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Terminating Parental Rights In Tennessee


When a child is born, the parents of the child automatically vest, or acquire, certain rights over the child. These rights include items such as legal and physical custody of the child. These rights are precious and difficult to lose, but may be relinquished, either voluntarily or involuntarily, if certain conditions are met. This article aims to generally discuss how parental rights may be terminated in the state of Tennessee.

Voluntary Surrender

A parent may decide, for their own reasons, that it is in the best interest of the child if the parent voluntarily relinquishes their parental rights. While this is never an easy decision, some parents feel it is in the best interest of the child, and is often pursued in order to enable another individual to adopt the child.

In order to legally surrender your rights you will need to appear before a judge and sign a voluntary surrender form. An experienced attorney can aid you in filling out the correct forms and standing before a judge in order for them to be properly executed.

Involuntary Termination of Parental Rights

Parental rights may also be terminated against the will of the parent if a judge receives sufficient evidence to decide that there is a legal basis for such termination. Before parental rights are terminated the court must hold a trial where you can present your case for why parental rights should not be terminated. You may be represented by an attorney in this trial.

As mentioned above, in order for a judge to determine that parental rights should be terminated they must see clear and convincing evidence that a grounds, or reason, for such termination exists. Grounds for involuntary termination of parental rights in Tennessee include, but are not limited to, the following:

  • Abandonment

A person’s parental rights may be terminated if that person has failed to visit, engage in more than “token” visitation, or failed to make reasonable child support payments for the four consecutive months immediately prior to the filing of the petition for termination. The court may determine that a biological father abandoned his child if he failed to visit or make reasonable support payments to the child’s mother during the last four months of her pregnancy. A biological mother may be ruled to have abandoned her child if a newborn is left at a medical facility and the mother did not try to contact the infant for more than 89 days.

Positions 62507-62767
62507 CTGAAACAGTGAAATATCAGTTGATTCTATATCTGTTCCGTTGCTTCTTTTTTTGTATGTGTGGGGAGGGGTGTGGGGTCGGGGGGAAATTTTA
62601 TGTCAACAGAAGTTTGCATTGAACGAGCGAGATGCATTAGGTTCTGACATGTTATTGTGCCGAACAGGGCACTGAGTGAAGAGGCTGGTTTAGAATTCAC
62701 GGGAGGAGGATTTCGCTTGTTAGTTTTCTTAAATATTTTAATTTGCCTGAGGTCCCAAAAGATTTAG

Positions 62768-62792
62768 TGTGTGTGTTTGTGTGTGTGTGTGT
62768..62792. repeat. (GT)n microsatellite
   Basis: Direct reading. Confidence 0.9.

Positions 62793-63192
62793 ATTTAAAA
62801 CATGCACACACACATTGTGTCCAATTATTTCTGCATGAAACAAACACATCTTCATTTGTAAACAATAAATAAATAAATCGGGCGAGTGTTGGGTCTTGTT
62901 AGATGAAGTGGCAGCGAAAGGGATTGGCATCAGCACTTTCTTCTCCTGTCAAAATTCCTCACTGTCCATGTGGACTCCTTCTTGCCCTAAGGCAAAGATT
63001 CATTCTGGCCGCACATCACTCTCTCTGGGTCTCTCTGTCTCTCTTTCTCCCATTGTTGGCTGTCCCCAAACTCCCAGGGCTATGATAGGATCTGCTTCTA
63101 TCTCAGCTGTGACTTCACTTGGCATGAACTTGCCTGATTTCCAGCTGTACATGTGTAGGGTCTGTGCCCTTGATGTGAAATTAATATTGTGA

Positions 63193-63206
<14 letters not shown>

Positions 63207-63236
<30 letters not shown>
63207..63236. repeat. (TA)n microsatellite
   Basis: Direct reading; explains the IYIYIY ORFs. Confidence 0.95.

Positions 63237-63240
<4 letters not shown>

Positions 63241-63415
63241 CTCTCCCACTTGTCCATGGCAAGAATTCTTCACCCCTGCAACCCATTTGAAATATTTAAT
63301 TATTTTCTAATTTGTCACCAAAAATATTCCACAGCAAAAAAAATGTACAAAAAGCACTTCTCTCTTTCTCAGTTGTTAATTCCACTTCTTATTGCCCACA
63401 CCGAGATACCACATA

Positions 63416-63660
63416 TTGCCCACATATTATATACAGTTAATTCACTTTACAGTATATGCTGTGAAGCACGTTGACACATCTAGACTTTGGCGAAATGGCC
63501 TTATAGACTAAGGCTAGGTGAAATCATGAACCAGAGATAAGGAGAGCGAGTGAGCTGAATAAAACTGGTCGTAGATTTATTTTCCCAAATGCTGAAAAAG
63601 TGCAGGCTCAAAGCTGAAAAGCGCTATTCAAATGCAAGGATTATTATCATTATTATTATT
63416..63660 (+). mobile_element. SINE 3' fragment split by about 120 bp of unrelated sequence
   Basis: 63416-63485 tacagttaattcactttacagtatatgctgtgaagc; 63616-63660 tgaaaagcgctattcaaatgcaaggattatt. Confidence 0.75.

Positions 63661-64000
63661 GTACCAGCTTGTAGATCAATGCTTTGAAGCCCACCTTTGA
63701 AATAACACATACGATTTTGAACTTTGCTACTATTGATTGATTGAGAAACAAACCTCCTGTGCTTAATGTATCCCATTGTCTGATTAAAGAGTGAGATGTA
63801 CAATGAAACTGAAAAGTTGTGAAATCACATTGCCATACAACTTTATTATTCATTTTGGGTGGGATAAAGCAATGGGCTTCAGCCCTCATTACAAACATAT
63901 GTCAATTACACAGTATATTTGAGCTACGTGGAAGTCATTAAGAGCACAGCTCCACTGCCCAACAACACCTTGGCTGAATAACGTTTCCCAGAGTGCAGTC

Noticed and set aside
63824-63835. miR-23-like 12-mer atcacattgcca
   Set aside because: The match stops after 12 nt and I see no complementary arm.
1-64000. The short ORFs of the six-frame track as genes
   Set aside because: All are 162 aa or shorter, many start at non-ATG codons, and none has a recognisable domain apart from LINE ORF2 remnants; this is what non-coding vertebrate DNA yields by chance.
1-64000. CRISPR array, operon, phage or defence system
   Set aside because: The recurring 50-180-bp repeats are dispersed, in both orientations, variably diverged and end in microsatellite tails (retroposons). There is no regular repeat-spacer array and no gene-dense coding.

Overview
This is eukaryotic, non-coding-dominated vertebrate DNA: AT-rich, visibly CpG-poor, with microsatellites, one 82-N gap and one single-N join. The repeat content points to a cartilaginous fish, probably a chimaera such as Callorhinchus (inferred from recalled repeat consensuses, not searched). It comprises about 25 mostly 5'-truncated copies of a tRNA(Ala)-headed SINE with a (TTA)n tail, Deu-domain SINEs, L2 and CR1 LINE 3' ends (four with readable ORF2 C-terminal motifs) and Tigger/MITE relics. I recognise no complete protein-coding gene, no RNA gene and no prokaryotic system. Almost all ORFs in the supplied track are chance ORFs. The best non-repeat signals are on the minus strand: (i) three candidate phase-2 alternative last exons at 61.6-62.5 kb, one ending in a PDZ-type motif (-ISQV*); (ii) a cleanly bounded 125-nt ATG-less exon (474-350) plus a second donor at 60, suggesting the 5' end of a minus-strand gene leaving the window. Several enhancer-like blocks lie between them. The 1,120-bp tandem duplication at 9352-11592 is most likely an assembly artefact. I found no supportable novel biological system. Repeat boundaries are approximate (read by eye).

• Wanton Disregard

It will be a ground to terminate parental rights if a person who is currently incarcerated “engaged in conduct prior to incarceration” that sufficiently exhibited this wanton disregard.

  • Severe child abuse

Severe child abuse committed against any child is a grounds for the individual to lose their parental rights. A juvenile court may make the ruling that there was severe child abuse, it is not necessary for a criminal court conviction on the matter. If the parent WAS actually charged, convicted, and sentenced to incarceration for greater than two years due to severe abuse of a child then that, in and of itself, is a ground for termination of parental rights.

There are several additional items that may be used as grounds for terminating parental rights, including a ten year prison sentence, certain instances of mental incompetence, failure to assume custody or financial responsibility of the child, and more. If you are facing an issue regarding the termination of parental rights it is important that you speak with a seasoned attorney in order to ensure you understand your rights.

Contact Fort, Holloway & Rogers

Parents will fight for what is best for their children. If you or a loved one is facing the prospect of voluntarily terminating their parental rights, or of having them terminated involuntarily, contact the Franklin family lawyers at Fort, Holloway & Rogers. Our team of expert attorneys can help you ensure you land on the best possible outcome for your family.


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